'Train up before school visits'
It found that the timing of the training was "too variable" in a recent report on Swansea School of Education. Child protection, covering child abuse and neglect, as well as guidance about how to act if a child discloses that they have been abused, is on the syllabus for all trainees there.
But inspectors raised concerns that the training did not always take place before initial visits to schools. The School has now agreed to rectify the situation and will also ask partner schools to provide trainees with their policies and procedures at the start of their school experience.
Swansea School of Education was formed in September 2004 after the education departments at Swansea university and Swansea Institute of Higher Education were merged. During its inspection, Estyn observed 87 lessons taught by a representative sample of a quarter of trainees on their final school placements.
Inspectors found that the overall quality of teaching, training and assessment, both on college and school-based training, was "good, with no important shortcomings".
Partnership schools were found to be committed to their role in teacher-training and provided a high level of support for trainees. Tutors had a good knowledge of their specialist subjects.
There was praise for tutors on the postgraduate certificate in education primary and secondary courses, who planned their sessions as a model for trainees to use in their own planing. But there was criticism of those who spent too much time "developing subject knowledge at the expense of helping trainees to analyse examples of effective teaching, learning and assessing".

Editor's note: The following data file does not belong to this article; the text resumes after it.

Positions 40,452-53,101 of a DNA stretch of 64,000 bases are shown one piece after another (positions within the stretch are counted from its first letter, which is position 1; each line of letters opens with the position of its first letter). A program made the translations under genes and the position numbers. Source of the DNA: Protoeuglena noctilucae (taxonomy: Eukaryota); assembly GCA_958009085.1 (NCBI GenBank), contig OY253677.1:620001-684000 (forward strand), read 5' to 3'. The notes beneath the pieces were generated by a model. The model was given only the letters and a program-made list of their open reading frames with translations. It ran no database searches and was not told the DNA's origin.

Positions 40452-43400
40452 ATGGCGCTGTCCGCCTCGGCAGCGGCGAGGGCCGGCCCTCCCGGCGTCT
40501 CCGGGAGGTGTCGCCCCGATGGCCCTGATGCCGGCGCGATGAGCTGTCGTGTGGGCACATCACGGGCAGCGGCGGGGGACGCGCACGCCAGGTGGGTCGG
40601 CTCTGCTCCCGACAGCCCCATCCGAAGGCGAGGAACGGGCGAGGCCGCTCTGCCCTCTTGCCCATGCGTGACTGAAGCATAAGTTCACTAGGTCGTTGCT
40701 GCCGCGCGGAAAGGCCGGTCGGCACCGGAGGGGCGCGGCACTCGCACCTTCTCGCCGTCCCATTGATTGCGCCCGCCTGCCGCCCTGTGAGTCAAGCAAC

Estyn found that good features outweighed shortcomings among 46 per cent of the trainees who were observed teaching, with the teaching of a further 53 per cent judged to be good or very good. Two per cent of trainees did not meet the standards for qualified teacher status.
Most trainees on the PGCE courses at Swansea demonstrated good subject knowledge but there were weaknesses in design and technology and in Welsh history. ICT was deemed to be good among trainees on both primary and secondary courses, but Welsh as a second language was a weakness for some primary trainees.
Professor John Parkinson, head of the Swansea School of Education said: "We are generally pleased with the report and welcome the positive comments made on the quality of teaching. Our students work extremely hard and achieve high standards of classroom teaching."